Uranium machines pave way for nuclear fuel

By George Jahn The Associated Press

VIENNA, Austria – Iran is ready to start assembling thousands of centrifuges to produce enriched uranium – a possible pathway to nuclear arms – after finishing most preliminary work on an underground facility housing such machines, a diplomat and a U.N. official said yesterday.

The two – who requested anonymity because they were not authorized to discuss confidential information – said much, but not all, of the hardware needed for the installation of the centrifuges was now in place at the Natanz facility designated to house Tehran’s industrial-scale enrichment program.

Both men emphasized that the facility had been ready for some time, and there was no sign that actual work on putting in the centrifuges would begin at any particular date.

Still, there has been speculation that the hardline leadership might start doing so next month, to celebrate the 28th anniversary of the Islamic Revolution that brought the clerical leadership to power.

The revelations – based on reports by inspectors of the International Atomic Energy Agency visiting Natanz this week – appeared to strengthen claims from Tehran that it is moving toward large-scale enrichment involving 3,000 centrifuges, which spin uranium gas into enriched material.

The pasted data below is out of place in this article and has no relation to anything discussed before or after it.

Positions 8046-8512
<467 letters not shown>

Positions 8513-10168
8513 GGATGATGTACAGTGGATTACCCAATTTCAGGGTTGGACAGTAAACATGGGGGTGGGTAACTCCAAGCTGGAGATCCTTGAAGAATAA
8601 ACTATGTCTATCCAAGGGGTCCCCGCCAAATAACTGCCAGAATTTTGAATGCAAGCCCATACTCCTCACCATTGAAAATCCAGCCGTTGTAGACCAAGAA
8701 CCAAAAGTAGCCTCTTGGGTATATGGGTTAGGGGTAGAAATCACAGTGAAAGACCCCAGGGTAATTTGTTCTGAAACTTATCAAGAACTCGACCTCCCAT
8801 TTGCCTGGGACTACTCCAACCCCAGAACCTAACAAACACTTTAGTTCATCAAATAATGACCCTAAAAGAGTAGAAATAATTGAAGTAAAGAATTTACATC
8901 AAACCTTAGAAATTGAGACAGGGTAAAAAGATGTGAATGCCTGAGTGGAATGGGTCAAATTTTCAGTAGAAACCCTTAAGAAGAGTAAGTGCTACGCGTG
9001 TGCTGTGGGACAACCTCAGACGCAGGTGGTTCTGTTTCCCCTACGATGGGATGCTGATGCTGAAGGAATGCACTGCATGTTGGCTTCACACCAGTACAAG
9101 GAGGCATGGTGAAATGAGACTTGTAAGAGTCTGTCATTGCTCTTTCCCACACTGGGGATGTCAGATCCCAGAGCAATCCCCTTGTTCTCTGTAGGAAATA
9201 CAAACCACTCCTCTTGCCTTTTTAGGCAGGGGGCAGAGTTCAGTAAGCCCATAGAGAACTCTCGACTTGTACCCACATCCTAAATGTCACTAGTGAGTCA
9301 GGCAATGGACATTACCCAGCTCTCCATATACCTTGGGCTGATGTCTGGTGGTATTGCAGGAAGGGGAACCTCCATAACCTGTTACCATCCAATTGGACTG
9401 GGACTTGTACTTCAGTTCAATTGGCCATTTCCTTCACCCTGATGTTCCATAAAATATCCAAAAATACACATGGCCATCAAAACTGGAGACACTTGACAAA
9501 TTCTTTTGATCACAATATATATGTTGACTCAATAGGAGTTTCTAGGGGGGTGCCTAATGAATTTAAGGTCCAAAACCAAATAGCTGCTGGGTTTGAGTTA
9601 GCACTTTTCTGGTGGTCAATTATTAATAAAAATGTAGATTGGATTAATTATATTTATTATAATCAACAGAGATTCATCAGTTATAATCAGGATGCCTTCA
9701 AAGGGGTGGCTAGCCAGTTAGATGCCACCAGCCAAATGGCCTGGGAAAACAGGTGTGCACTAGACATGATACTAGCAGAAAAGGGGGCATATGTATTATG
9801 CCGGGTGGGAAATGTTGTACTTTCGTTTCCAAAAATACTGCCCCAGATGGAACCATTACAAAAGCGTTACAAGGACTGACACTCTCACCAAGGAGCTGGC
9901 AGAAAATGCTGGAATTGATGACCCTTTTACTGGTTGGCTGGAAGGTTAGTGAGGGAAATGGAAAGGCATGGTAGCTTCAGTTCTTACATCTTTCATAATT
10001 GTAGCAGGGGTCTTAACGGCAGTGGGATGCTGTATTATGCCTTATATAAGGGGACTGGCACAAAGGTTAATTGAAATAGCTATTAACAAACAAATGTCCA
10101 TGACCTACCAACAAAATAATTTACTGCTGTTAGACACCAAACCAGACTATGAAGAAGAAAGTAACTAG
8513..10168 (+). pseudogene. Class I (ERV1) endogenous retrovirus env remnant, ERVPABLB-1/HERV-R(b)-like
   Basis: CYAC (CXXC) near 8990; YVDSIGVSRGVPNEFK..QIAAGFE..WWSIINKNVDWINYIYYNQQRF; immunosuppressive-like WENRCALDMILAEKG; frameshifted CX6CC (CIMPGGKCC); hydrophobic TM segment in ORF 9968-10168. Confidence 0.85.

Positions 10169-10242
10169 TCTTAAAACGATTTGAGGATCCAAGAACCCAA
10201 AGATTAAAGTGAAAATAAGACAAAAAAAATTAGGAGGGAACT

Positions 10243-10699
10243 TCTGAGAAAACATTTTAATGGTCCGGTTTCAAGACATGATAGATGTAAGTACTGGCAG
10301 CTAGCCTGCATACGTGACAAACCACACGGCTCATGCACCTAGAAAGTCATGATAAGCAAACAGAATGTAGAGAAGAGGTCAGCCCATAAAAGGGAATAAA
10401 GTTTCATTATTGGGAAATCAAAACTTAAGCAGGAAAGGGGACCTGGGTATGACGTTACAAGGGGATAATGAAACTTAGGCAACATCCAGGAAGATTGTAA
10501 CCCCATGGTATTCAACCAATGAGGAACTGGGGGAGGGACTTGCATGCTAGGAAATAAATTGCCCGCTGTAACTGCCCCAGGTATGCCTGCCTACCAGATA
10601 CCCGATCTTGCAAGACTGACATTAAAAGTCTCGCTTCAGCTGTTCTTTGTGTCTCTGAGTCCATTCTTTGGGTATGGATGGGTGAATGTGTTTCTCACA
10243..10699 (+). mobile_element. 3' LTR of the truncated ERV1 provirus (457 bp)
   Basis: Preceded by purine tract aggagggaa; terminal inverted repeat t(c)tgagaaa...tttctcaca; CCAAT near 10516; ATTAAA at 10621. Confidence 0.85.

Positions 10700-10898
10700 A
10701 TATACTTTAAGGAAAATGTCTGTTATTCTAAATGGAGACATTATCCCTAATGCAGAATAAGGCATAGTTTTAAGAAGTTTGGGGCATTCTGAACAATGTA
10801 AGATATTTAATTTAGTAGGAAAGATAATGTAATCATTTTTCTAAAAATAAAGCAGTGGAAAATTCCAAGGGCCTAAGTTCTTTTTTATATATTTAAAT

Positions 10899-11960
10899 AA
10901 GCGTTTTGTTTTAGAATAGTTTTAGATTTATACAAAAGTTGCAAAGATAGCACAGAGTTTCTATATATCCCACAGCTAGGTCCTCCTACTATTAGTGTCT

Low-enriched uranium can be used to generate power, while highly enriched levels serve as the fissile core of nuclear warheads

“We are moving toward the production of nuclear fuel, which requires 3,000 centrifuges and more than this figure,” government spokesman Gholamhossein Elham told reporters Monday. “This program is being carried out and moving toward completion.”

Iran’s leaders have suggested those machines would be in place by March 20, the end of the Iranian year. But the diplomat and official said quick completion of such a large-scale project was unlikely, saying the complicated process takes months.

The United States and some of its allies accuse Iran of trying to produce nuclear weapons. Tehran denies this, saying its program is only for generating electricity.

The IAEA has said it has found no evidence that Iran is trying to build nuclear weapons, but it has criticized the country for concealing certain nuclear activities, conducting experiments that seem to have no peaceful nuclear applications and failing to answer questions about the program.

Iran plans to ultimately expand its enrichment program to 54,000 centrifuges. That would give it the capacity to produce dozens of nuclear warheads a year, if it chose to develop weapons.